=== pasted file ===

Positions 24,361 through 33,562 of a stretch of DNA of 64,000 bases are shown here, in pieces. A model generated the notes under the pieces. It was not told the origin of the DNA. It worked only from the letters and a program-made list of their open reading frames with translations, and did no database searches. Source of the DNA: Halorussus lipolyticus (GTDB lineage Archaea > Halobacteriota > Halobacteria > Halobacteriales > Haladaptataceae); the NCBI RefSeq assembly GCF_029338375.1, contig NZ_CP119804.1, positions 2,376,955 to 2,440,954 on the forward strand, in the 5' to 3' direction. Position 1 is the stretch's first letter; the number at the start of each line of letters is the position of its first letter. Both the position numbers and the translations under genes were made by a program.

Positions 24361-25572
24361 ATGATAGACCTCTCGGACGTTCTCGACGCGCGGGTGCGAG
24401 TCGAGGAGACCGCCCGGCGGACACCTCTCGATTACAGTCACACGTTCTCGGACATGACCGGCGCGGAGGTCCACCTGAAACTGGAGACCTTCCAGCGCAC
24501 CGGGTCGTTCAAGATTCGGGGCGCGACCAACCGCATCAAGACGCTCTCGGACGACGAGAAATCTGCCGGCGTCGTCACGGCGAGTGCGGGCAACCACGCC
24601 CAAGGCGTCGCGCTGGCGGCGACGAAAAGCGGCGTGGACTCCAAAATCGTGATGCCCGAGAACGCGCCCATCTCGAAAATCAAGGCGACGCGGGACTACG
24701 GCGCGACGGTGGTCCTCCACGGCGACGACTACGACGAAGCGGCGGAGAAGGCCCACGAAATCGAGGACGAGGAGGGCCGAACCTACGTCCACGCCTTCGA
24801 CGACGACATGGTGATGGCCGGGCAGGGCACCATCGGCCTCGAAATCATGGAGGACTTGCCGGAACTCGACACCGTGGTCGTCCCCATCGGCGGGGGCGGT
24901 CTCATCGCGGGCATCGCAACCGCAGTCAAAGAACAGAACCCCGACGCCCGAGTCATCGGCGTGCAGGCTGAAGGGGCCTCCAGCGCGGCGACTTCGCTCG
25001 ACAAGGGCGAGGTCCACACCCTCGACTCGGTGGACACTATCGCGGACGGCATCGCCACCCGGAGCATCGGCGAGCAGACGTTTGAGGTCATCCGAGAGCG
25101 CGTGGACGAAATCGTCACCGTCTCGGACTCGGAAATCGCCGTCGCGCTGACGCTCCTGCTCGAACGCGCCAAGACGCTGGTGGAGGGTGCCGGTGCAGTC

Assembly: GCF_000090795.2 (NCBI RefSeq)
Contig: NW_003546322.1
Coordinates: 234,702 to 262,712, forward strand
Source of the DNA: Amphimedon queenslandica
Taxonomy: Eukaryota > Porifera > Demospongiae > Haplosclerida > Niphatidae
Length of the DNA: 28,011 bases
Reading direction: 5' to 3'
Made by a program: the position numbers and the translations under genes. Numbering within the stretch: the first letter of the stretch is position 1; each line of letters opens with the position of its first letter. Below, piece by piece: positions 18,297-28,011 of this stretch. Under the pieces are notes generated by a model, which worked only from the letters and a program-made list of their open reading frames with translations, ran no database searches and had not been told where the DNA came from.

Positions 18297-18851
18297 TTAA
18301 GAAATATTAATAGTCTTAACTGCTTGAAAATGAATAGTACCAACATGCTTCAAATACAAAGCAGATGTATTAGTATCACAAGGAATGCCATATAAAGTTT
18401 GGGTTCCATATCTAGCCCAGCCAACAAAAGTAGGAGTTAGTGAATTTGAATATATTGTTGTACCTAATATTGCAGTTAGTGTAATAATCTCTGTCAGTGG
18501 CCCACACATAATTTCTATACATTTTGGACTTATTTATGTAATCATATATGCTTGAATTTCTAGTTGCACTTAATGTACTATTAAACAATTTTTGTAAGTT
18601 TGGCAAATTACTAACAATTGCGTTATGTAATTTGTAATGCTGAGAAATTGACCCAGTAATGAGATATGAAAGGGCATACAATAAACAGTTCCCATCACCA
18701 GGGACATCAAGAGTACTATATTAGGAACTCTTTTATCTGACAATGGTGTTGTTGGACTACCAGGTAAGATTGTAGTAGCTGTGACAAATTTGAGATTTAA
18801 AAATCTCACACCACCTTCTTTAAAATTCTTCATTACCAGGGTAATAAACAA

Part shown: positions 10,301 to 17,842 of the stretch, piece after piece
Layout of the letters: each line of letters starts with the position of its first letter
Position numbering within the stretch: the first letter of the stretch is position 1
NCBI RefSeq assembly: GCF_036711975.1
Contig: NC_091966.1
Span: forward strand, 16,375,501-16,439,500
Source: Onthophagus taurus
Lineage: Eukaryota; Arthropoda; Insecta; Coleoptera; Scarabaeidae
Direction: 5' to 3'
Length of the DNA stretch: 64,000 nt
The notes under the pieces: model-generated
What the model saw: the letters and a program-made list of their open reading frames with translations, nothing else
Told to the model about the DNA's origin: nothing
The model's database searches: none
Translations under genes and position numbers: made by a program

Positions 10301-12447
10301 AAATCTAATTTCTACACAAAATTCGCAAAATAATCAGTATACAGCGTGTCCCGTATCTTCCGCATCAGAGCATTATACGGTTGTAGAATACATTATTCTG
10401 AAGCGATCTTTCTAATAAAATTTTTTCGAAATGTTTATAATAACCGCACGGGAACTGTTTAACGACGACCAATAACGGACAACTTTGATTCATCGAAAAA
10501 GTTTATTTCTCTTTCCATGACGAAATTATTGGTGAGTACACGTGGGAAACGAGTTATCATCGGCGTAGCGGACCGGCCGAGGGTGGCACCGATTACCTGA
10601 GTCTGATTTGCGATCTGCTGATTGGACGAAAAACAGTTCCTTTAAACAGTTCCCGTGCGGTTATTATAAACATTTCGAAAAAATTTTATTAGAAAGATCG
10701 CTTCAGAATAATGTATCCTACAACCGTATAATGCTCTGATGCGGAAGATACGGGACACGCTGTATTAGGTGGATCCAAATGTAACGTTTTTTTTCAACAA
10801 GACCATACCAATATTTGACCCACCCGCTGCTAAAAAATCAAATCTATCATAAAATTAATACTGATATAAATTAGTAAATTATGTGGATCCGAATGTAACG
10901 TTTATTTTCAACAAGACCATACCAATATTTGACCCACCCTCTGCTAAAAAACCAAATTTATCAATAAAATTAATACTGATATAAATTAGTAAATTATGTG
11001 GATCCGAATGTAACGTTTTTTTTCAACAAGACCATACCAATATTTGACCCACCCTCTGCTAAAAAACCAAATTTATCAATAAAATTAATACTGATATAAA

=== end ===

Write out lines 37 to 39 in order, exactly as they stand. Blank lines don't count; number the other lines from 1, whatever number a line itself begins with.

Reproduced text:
Length of the DNA stretch: 64,000 nt
The notes under the pieces: model-generated
What the model saw: the letters and a program-made list of their open reading frames with translations, nothing else